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Before the Fall by Juliet West
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Before the Fall (2016)

by Juliet West

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I enjoyed - whilst not being entirely blown away by - this novel of WWI in the East End. It taught me that bombing took place on the British mainland during that war - I had previously thought it all took place down a trench in Belgium, so I have learned something and that's always good. Interesting too was the incidental information about fashion and make-up during a time of "make do and mend". In the story, the central characters face a dilemma which develops gradually to a crescendo very close to the end. It was all resolved within a page or two - and given that this was where much of the real drama was to be found, it was perhaps a shame more time and space wasn't given to it. It left me with an interesting puzzle concerning the character Daniel: is the reader supposed to consider him culpable for the events? My instinct would be yes, but the book felt studiously neutral on this point. ( )
  jayne_charles | Mar 11, 2017 |
First let me start by saying I do not like what passes for modern romance. That is the uber handsome, chisel chinned, smooth chested stallion drivel. I’ve reviewed a few of those and do not wish to ever read another. Each to their own.
Before the Fall is none of that, not even close. Set in London’s docklands during the First World War it is the last place you’d want to find Mr Tall Dark and Handsome. What we do have is a real world populated by real people. The story is based on true events from the time. Our hero is not a hero he’s a welder. The heroine is mother of two whose husband is at war. Their romance should never have been, but it was and it tore families apart.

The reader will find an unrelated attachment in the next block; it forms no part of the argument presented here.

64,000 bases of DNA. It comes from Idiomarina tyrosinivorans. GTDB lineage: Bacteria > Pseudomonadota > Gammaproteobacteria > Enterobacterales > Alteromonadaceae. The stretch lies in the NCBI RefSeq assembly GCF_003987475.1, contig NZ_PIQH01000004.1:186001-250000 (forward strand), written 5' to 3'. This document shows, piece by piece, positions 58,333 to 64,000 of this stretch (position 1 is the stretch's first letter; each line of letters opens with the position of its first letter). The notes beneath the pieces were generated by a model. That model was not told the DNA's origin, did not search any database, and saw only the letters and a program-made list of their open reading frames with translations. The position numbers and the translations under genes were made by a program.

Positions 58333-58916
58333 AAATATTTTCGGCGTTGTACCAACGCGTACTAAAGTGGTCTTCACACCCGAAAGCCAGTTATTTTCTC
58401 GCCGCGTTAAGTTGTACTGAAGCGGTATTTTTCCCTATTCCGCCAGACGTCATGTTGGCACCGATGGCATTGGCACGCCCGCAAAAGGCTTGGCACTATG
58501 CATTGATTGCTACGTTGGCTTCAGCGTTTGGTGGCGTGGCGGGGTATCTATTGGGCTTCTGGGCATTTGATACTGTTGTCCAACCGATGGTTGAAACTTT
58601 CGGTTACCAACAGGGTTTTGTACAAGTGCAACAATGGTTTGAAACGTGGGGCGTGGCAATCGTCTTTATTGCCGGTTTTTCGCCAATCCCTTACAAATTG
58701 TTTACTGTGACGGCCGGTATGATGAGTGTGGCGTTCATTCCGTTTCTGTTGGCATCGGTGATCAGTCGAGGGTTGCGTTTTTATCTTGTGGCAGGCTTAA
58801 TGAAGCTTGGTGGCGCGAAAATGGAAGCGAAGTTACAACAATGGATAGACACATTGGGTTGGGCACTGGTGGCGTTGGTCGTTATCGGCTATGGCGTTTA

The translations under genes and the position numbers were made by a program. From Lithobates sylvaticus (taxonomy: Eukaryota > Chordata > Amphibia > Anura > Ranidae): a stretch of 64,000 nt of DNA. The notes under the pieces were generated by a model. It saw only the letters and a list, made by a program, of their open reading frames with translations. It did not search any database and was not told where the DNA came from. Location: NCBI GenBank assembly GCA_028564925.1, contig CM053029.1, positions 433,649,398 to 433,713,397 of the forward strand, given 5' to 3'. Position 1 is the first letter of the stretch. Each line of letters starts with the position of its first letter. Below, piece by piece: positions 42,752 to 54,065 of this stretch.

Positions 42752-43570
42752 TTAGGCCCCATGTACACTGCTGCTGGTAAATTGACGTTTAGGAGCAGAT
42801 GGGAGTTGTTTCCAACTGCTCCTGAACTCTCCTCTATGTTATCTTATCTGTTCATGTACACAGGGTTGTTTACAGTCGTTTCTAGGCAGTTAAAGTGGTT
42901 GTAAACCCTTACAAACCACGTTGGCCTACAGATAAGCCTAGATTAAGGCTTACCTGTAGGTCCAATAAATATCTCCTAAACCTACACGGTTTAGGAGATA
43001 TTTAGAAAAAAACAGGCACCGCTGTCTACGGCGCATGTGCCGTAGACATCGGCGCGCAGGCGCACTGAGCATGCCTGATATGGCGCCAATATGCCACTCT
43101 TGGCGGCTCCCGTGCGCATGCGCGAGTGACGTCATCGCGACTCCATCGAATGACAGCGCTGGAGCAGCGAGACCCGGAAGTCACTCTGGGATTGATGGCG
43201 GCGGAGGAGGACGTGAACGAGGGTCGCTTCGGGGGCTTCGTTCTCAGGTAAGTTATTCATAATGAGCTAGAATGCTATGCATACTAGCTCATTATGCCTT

This a work of craftsmanship. A first novel to be proud of. Beautifully written and well told. So much so it was the only romance novel I have wanted to sit and read. It has been well researched not just fragments from postcards joined hastily together. There are copies of police statements, witness accounts and letters from the family all of which build upon the reality of a truly desperate love.
I will not speak of the plot as it is so tight any clues would just spoil it. Juliet West wastes no words, there are no needless side stories just the plain facts all woven together in a rich tapestry of old London. This is not a war story, it is about those left behind: the mothers, the children, the unfit and few white feathers. To read this novel is to see how romance should be coloured in anything else is just shades of grey.
A truly brilliant book and a well-deserved 5 stars.
( )
  MathewBridle | May 4, 2015 |
First let me start by saying I do not like what passes for modern romance. That is the uber handsome, chisel chinned, smooth chested stallion drivel. I’ve reviewed a few of those and do not wish to ever read another. Each to their own.